A serious misimpression spread by handy (and of course by smugglers) was that Germany was paved with gold. Arrival there was worth the journey, the price of smuggling, the vast effort, and the risk of life. Arrival meant luxury, great wealth. Not, apparently, work or jobs. Simply arriving at the destination would bring all those things. Illusions of that kind have not been uncommon in the history of migration. Many immigrants to the U.S. believed that streets in the New World were paved with gold—and many successful immigrants, who could afford to visit or retire to their native countries, naturally reinforced that impression. They were wealthy enough to send money to their families, even to return from time to time. Immigrants to the U.S., however—from Ireland, Italy, Russia, Poland, China, England, Hungary, Japan, the Scandinavian countries, wherever—expected to work, to be assimilated to some degree into the culture, to speak the language, perhaps to intermarry. The work and the cultural contribution of those immigrants in every sort of enterprise (from building the Transcontinental Railroad to inventions at the highest level of science and technology) became indispensable to the creation and development of the country. And the U.S. was, after all, the Melting Pot. Germany, though it had often absorbed migrants, never was.

Chancellor Merkel’s smiling, close selfie with the young migrant may have reinforced a more serious misapprehension: that in Germany’s (and Europe’s) permissive culture, women were available. Muslims already regarded much of Western culture as decadent and infidel. Wealth and women. Other expectations held by virtually all flüchtlinge were disappointed almost from the moment of arrival. As soon as they caught sight of the asyl, Paula said, many of the migrants burst into tears. They had traveled thousands of miles. Nearly all of them were seriously ill. (Germany was generous in providing them with medical attention.) Only to find this. No wealth. No women. No welcome, really. Apart from the extraordinary warmth, dedication, humanity, patience, understanding, inventiveness of the Asylbehilfer, the asylum helpers, in almost every community, German citizens did not welcome what they regarded as, at best, a ragged, at times highly violent, foreign invasion—at taxpayers’ expense.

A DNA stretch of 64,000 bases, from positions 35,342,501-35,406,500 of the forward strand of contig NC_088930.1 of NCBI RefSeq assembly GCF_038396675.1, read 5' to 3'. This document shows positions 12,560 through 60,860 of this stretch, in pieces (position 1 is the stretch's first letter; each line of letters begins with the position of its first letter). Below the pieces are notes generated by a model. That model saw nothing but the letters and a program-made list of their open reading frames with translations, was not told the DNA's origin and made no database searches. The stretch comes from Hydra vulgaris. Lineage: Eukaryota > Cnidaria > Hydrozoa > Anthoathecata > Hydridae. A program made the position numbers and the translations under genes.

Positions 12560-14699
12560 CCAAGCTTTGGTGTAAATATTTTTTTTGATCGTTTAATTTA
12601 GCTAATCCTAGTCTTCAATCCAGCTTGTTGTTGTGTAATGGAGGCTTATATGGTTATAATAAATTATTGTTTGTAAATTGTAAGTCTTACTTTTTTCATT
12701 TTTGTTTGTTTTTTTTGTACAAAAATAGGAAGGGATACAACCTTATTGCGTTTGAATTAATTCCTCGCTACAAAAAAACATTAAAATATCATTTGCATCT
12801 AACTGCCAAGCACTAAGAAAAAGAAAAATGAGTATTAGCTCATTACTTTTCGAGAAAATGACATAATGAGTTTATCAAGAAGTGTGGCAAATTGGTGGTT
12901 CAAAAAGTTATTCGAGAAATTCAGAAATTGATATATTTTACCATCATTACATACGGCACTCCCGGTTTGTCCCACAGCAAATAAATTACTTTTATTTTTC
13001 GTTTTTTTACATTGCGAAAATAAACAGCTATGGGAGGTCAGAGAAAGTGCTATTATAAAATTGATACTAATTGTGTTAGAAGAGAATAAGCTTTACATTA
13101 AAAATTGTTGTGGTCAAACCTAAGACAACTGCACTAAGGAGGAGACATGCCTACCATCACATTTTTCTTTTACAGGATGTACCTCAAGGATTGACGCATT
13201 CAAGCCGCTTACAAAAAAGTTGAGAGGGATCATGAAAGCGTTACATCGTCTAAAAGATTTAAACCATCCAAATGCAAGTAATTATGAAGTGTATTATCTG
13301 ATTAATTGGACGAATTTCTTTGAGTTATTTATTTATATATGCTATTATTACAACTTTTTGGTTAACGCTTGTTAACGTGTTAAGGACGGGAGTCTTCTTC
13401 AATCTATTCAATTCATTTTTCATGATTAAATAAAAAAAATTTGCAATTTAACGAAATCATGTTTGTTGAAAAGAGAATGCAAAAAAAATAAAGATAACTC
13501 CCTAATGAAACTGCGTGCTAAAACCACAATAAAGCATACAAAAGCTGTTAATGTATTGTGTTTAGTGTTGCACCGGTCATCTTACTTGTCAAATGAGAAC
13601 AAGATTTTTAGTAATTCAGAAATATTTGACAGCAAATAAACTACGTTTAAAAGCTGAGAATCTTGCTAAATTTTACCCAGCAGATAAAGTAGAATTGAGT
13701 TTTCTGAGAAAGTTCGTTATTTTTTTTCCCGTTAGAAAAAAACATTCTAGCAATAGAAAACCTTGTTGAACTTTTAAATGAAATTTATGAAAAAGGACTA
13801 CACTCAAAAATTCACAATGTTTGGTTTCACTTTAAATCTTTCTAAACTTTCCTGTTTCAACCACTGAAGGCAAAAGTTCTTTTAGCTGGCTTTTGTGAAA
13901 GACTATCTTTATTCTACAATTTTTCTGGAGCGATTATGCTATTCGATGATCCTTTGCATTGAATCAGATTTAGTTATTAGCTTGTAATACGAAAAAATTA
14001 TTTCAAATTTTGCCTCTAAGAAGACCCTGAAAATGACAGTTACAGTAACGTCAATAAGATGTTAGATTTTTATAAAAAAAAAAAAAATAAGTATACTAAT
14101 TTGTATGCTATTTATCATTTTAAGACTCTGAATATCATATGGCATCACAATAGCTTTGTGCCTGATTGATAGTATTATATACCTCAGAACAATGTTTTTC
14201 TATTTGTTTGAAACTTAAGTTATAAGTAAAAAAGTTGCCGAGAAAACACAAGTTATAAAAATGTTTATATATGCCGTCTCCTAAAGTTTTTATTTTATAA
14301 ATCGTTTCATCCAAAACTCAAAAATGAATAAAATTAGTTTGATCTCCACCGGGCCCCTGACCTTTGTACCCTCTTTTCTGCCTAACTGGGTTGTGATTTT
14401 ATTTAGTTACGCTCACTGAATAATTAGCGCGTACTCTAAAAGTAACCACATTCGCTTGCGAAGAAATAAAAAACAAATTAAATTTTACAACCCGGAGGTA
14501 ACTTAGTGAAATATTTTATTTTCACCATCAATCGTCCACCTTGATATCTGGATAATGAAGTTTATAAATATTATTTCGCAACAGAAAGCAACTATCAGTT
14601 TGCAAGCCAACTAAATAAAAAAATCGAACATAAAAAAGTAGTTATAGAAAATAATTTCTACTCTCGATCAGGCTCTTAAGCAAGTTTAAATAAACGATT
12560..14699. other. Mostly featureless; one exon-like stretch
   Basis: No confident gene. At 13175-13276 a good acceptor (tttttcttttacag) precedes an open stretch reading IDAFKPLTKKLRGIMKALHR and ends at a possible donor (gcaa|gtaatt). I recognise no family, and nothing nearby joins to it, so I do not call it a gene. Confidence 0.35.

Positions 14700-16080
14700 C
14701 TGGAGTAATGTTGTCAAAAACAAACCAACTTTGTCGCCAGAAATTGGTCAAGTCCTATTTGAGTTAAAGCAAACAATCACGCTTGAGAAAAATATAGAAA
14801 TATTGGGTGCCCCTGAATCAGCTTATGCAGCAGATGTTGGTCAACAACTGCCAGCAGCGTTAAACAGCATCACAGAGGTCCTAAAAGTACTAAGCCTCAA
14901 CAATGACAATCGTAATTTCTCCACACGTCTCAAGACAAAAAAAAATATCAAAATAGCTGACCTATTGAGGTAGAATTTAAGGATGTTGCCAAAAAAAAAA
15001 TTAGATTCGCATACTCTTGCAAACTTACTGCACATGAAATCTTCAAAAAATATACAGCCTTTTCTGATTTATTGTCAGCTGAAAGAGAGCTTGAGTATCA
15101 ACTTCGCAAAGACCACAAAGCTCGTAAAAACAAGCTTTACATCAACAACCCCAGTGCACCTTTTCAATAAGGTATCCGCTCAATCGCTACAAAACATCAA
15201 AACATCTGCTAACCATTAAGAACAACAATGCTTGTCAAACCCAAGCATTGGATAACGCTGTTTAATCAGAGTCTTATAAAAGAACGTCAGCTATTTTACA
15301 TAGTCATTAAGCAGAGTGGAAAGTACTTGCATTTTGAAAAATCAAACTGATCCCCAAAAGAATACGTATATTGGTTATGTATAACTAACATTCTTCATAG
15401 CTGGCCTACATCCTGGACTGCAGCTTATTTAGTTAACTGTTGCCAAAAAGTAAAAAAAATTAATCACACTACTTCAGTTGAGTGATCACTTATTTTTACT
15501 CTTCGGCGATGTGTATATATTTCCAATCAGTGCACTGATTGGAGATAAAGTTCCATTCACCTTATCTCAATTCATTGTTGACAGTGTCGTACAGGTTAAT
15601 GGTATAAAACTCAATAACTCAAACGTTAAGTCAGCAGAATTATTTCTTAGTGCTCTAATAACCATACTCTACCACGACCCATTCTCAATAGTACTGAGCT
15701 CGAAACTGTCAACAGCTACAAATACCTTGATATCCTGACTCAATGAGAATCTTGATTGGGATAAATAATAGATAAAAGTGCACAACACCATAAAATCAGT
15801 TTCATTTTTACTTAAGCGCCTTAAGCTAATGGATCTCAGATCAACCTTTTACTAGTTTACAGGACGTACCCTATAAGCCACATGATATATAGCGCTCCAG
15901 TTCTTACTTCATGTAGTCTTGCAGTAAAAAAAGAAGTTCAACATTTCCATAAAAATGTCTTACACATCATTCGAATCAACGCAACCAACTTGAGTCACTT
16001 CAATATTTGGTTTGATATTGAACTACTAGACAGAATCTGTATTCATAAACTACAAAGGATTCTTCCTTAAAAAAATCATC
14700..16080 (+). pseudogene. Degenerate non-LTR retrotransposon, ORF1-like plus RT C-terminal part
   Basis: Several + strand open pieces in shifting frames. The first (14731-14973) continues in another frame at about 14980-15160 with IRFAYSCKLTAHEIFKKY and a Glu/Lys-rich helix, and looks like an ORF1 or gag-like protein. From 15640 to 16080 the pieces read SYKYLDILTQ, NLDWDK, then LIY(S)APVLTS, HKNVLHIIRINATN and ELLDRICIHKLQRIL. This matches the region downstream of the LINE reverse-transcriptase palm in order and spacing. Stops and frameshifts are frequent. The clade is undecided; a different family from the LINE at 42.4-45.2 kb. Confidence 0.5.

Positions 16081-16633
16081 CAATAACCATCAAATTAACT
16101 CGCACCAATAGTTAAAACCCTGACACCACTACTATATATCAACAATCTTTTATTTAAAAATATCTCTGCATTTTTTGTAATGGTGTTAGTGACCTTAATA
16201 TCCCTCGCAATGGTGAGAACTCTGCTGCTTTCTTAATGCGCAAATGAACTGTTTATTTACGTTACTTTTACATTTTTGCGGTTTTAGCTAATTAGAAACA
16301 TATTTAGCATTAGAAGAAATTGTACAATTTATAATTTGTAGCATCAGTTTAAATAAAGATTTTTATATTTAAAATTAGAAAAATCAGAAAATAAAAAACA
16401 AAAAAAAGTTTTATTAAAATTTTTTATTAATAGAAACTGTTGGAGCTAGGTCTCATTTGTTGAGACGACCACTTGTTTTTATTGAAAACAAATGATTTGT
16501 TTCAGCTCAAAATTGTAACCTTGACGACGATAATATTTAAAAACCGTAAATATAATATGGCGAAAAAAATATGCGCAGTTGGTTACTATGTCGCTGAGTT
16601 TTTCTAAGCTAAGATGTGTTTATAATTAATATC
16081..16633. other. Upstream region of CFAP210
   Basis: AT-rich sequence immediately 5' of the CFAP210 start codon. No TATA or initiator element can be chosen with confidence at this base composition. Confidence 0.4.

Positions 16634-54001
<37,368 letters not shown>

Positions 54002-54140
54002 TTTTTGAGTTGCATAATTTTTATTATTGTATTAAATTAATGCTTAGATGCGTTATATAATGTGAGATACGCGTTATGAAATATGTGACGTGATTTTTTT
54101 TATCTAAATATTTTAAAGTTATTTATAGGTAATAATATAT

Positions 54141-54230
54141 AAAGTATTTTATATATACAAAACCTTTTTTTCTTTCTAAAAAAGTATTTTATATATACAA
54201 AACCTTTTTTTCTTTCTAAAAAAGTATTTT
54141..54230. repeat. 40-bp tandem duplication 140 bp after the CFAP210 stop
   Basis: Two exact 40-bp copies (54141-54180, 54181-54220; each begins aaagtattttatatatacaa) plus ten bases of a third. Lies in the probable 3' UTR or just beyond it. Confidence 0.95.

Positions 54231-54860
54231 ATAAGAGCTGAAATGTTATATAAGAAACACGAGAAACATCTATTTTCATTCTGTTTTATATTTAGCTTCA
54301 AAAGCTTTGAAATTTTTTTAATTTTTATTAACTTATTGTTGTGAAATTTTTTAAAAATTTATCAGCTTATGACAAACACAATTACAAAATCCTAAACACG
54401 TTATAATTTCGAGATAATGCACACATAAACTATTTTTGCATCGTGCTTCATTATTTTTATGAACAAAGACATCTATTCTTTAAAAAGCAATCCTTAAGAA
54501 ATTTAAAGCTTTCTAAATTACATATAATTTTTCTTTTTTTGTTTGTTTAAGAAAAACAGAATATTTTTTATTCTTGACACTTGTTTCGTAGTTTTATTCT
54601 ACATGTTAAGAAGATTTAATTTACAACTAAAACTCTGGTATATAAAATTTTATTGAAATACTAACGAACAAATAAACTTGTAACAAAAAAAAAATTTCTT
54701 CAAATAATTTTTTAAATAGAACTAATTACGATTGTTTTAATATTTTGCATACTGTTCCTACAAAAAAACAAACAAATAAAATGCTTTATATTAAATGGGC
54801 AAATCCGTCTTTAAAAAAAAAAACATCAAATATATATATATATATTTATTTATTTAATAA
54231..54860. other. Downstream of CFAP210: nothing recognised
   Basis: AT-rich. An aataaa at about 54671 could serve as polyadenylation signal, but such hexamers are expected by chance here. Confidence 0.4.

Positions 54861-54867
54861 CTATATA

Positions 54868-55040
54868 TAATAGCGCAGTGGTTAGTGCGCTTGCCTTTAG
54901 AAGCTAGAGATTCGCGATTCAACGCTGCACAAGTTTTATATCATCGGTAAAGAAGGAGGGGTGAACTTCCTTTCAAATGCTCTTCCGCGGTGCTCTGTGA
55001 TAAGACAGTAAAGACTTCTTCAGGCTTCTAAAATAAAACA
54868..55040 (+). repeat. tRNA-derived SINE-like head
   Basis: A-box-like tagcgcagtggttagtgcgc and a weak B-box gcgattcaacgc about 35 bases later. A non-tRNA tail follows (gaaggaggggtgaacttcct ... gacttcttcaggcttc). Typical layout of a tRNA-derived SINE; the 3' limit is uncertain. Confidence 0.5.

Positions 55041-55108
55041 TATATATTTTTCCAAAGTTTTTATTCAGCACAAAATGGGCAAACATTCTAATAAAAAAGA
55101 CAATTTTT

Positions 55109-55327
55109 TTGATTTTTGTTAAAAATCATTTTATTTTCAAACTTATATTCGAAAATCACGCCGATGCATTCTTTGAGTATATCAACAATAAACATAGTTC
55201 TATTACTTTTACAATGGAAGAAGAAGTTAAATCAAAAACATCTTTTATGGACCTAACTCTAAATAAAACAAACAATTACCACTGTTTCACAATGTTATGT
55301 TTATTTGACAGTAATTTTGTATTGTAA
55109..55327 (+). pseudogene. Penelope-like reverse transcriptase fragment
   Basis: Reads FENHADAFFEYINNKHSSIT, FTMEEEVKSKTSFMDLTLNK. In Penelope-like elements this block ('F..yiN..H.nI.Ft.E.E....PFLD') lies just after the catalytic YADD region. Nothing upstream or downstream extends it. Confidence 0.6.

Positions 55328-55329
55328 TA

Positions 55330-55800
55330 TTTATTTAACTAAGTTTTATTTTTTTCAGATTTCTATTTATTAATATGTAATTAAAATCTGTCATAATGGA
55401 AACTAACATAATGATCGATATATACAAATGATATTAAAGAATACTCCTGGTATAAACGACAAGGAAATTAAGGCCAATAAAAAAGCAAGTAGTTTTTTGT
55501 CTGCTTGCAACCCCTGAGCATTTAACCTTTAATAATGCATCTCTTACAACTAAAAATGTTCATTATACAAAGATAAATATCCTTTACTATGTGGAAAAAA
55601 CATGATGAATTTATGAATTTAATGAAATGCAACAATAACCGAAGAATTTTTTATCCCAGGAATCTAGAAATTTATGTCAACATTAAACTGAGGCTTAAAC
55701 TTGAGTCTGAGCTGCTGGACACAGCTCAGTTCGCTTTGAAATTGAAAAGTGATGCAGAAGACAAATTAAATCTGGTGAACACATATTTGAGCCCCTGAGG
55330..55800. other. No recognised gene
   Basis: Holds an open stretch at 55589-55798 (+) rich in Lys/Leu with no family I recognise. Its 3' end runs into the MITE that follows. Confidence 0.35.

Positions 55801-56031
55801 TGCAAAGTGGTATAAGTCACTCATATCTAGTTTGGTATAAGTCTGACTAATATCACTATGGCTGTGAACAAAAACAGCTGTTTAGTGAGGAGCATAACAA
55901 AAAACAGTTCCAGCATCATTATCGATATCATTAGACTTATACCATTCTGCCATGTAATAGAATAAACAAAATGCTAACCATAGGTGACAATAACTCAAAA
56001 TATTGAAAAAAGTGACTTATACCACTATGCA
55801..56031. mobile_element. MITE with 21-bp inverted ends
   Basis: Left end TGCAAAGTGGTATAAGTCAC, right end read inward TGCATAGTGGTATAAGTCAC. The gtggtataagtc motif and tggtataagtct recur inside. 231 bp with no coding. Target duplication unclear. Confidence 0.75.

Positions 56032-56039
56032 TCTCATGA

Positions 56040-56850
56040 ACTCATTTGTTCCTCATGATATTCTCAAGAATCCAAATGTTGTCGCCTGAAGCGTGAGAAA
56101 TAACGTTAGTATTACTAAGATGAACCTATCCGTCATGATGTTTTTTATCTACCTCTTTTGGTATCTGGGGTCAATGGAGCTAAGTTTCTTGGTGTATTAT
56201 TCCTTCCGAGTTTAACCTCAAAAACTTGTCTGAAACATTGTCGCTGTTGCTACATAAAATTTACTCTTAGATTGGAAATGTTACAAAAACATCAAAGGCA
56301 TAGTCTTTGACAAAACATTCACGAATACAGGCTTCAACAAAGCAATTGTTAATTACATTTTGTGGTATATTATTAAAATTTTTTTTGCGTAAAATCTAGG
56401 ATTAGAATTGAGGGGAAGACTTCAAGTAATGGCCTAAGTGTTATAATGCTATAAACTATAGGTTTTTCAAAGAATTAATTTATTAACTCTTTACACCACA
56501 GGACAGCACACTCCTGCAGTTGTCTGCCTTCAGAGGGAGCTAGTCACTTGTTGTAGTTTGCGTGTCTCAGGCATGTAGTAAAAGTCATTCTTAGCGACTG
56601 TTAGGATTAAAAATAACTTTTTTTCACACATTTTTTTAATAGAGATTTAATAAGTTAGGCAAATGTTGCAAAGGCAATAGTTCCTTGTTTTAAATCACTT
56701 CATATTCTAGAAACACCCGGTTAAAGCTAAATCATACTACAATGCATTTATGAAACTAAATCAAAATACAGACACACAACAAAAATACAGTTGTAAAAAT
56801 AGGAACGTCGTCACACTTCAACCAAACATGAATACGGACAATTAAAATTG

More widely, and not without reason, the German attitude toward flüchtlinge was fear. If there had been no terrorists among these millions of foreigners when they arrived, there was more than a slight possibility that the host country itself was creating terrorists. The disappointed expectations of the migrants, especially the idle young men among them, were likely to find role models far from what the host governments had in mind. Germany had few jobs available at the entry level officials had envisioned. Two generations of immigrants from Turkey already held those jobs. As for the hundreds of thousands arriving, they seemed to have hardly any skill sets, not many signs of a work ethic. There were only those expectations. And the bitterness of disappointment.

There existed also the overriding problem of language. Almost every asyl had wonderful teachers giving German lessons. In one of Monika’s classes, I met a doctor from Afghanistan who was very eager to learn German. But German is hard. For a middle-aged adult to study among other adults who do not speak his language, most of whom have no experience of study, is very nearly impossible. Outside the classroom there was virtually no opportunity to practice. Citizens in the streets were reluctant to talk to these foreigners at all.

Meanwhile, by cell phone, migrants were receiving messages from home such as this: We know that you have arrived. We do not believe that you have no money.  You are rich. Our cousin says that if you do not immediately send money to us, he will kill your sister. Or, from migrants still en route, traversing great distances, news such as this: Your brother and his children drowned yesterday.